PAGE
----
As a reality TV show, it has all the right ingredients to make compulsive viewing – hopefuls, competition, humour and as I have since found out when one of my children recently gained a job in the City, the hoops contestants have to jump through to get a job aren’t as far fetched as you might imagine. These days the top jobs do involve Apprentice-style interviews, presentations in front of a formidable bunch of judges and challenging (and some might say somewhat ridiculous) tests.
Then with the Apprentice comes the psychology of the group – how they all rub along, who falls out with who, who blossoms and who finds the going gets too tough.
But have I ever thought there was a ‘real job’ with Lord Alan Sugar at the end of The Apprentice? Although there is – the winner does go to work for Lord Sugar – as far as I can remember apart from the £100,000per annum salary I’ve never heard of a job description as such. Thus I’ve always believed that going on The Apprentice was to be seen as a stepping stone to becoming ‘famous’ or getting your name out there, rather than actually getting a job.
After all, if you want a serious job, you do serious job hunting. You don’t automatically think, “I know, I’ll apply to go on reality television…”
Which was why when I found out Stella English, winner of the 2010 series, was taking Lord Sugar to a tribunal claiming constructive dismissal, I was amazed.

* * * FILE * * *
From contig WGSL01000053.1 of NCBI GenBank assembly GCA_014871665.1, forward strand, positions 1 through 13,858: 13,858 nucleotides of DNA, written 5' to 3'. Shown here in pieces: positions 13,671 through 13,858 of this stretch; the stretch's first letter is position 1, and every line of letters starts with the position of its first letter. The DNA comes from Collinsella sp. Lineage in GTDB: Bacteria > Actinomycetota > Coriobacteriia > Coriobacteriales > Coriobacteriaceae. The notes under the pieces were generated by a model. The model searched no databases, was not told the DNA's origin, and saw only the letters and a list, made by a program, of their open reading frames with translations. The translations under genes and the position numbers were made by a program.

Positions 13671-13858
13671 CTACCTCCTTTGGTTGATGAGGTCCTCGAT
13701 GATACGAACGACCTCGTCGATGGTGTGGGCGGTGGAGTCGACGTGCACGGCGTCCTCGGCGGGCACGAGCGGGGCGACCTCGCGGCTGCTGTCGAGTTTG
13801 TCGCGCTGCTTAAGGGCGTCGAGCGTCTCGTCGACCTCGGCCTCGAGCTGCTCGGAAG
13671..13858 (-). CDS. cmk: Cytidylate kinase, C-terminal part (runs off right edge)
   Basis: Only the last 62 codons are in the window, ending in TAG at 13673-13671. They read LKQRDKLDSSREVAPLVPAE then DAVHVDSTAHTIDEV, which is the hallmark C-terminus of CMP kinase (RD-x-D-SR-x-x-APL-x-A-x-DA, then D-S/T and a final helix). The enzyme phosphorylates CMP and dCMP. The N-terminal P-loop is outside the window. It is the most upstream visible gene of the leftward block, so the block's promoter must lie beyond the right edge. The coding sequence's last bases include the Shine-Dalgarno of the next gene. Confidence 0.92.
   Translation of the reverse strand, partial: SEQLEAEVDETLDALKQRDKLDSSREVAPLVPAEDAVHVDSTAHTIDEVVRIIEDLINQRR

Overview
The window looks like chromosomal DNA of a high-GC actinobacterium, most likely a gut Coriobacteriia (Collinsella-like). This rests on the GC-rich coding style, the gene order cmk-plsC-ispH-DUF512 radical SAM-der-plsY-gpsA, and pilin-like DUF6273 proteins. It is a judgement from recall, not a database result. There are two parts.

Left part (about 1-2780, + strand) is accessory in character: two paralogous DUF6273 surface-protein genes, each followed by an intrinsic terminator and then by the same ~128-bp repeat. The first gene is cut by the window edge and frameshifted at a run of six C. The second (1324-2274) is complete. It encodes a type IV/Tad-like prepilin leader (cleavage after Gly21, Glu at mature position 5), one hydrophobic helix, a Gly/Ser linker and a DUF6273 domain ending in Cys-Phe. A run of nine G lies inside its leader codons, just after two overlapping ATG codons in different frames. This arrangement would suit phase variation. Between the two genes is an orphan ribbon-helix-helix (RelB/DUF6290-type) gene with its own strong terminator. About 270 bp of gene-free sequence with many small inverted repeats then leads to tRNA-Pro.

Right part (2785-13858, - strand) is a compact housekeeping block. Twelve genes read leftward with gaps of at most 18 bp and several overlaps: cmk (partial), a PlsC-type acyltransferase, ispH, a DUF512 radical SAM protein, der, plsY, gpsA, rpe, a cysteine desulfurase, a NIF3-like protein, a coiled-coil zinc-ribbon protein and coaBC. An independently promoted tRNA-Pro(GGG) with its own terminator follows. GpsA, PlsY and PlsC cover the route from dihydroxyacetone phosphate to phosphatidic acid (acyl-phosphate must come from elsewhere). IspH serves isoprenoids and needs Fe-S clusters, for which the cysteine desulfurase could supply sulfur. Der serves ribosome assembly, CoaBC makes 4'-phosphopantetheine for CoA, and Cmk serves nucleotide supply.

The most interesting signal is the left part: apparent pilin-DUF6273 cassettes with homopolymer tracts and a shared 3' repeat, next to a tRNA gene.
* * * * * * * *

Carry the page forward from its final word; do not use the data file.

Stella claimed there wasn’t really a job and that she was an ‘overpaid lackey’ in her £100,000 post at Lord Sugar’s IT firm Viglen. She complained she only saw Lord Sugar fives times during her 13 months there – and that she was given a desk and a phone and told to carry out basic administrative tasks. She was then offered another role in a different company, YouView, that Lord Sugar owned, but the situation was the same. She ended up resigning.
She added that Lord Sugar only did The Apprentice for PR and did not give a ‘sh*t’ about her.
However, she has now lost her claim with Lord Sugar tweeting that it is a ‘victory for the law against the claim culture.’
We would say it is also a victory for reality TV. After all there was a post and it did pay the salary advertised. And as with any other position – it is surely up to the individual to make that job work for them. Most jobs these days have a probationary period when despite the rigorous selection procedure, the candidate is still expected to prove their worth. Presumably working for Lord Sugar could prove a good stepping stone for someone’s career. Certainly as a publicist, I would advise any contestant to build on the fame they have gained from going on the show.
Meanwhile, the ninth series of The Apprentice is reportedly due to be broadcast at the end of May. We doubt this publicity will have any negative effect on the viewing figures. As regards to Stella English and her tribunal claim – whether or not that will have any negative effect on her future career remains to be seen.